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Immigration

Updated at 6:15 p.m. ET

A federal judge in Maryland has blocked the Trump administration's executive order allowing state and local governments to turn away refugees from resettling in their communities.

Updated at 5:51 p.m. ET

A federal appeals court has handed the Trump administration a victory by allowing the president to tap military construction funds to build a wall along the U.S.-Mexico border.

A divided 5th U.S. Circuit Court of Appeals issued the decision late Wednesday, reversing a lower court order that stopped Trump from using $3.6 billion in U.S Defense Department money to construct the long-promised border wall.

@BrianKempGA/Twitter

Ohio’s governor is pushing back on the Trump administration over a key issue – accepting refugees. 

Acting Homeland Security Secretary Chad Wolf visited a construction site in the Rio Grande Valley of Texas on a windswept day last month and repeated a Trump administration pledge.

"We are on track to build 450 to 500 miles of new wall by the end of 2020," he told reporters. Behind him, steel panels atop a concrete levee wall, 30 feet in all, are rising from the sugar cane fields and bird sanctuaries of the valley — which is really a river delta. They are the first section of new border wall built under President Trump where there was no barrier before.

A federal judge in California ruled Wednesday that the Trump administration may not divert $3.6 billion in Defense Department funds for construction of the wall on the southern border.

Updated at 9:20 p.m. ET

A federal judge in Texas on Tuesday blocked the Trump administration from using $3.6 billion in Pentagon funds to pay for the construction of a wall on the southern border.

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Phasing out the program that allows undocumented immigrants brought to the U.S. as children to temporarily stay is a major piece of President Trump's immigration policy.

The future of DACA hangs in the balance as the Supreme Court prepares to hear arguments about the program next week.

At the place where music, technology and politics converge, you'll find ... discord. A group of more than 380 musicians — including well-known indie artists like Ted Leo, Deerhoof, Damon & Naomi, Zola Jesus, Downtown Boys and Sheer Mag — pledged in an open letter on Thursday to cut all business ties with Amazon over the work of its gargantuan Amazon Web Services subsidiary.

The Trump administration is withdrawing hundreds of thousands of dollars in fines against some immigrants in the country illegally who have sought refuge in churches.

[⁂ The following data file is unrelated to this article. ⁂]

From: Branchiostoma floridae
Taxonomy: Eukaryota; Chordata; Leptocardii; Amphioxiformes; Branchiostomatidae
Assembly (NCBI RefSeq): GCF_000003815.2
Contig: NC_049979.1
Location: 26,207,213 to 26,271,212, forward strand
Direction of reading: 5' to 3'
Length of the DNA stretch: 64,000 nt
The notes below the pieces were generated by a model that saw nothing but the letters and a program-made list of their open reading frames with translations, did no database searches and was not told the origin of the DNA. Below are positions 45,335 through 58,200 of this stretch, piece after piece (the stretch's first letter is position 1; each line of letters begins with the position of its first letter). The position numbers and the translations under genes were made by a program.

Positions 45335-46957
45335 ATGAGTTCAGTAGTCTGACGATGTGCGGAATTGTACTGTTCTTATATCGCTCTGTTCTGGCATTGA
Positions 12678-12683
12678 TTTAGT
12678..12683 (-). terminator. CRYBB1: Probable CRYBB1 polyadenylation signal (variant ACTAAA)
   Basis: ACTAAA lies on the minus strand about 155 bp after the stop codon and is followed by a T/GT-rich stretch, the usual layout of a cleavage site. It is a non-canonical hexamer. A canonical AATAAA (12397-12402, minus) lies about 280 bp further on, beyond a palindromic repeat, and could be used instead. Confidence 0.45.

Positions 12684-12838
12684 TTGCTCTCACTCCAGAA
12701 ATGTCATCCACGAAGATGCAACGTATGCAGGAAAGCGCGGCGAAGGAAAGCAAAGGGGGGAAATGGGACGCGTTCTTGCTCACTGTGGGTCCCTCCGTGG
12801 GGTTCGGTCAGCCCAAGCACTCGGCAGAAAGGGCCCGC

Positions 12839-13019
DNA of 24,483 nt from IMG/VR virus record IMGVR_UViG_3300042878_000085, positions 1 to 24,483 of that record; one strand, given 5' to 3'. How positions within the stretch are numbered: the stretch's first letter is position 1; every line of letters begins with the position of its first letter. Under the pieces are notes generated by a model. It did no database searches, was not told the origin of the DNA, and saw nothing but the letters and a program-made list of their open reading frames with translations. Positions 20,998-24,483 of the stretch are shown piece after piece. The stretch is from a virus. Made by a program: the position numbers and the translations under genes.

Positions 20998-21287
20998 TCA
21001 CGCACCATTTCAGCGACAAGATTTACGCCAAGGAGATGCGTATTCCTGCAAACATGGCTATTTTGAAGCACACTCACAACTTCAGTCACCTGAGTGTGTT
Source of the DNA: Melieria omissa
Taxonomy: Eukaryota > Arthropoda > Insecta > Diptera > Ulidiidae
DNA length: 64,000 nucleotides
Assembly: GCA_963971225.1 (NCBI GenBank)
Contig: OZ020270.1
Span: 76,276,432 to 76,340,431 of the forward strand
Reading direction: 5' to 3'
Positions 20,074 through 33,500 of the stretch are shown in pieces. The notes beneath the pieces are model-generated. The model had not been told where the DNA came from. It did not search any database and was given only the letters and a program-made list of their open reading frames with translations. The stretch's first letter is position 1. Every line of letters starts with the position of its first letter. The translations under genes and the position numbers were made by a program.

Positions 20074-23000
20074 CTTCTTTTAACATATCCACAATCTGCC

U.S. Immigration and Customs Enforcement has withdrawn the fines, ranging from $300,000 to nearly $500,000 for five immigrants living in sanctuary conditions around the country, according to the National Sanctuary Collective, which works with the families.

Updated at 9:10 p.m. ET Tuesday

The Justice Department is proposing to begin collecting DNA samples from hundreds of thousands of immigrants crossing the border, creating an enormous database of asylum-seekers and other migrants that federal officials say will be used to help authorities fight crime.

Earlier this year, the State Department quietly rolled out new limits on one of President Trump's favorite targets: the diversity visa lottery.

The White House made ending the program one of the "pillars" of its immigration policy proposal last year. But those proposals went nowhere on Capitol Hill.

So the administration tried something different: It is restricting who can apply for the diversity visa, in a way that advocates say will make it much harder for low-income immigrants to apply.

newrepublic.com

Supporters of the undocumented immigrant staying in sanctuary at the Columbus Mennonite Church have delivered a request for a "Stay of Removal" to U.S. Immigration and Customs Enforcement. 

The Trump administration is making changes to the agency that operates the nation's immigration court system, a move immediately denounced by the immigration judges' union as a power grab.

Updated at 3:34 p.m. ET

The Trump administration has announced it is ending a federal court agreement that limits how long migrant families with children can be detained.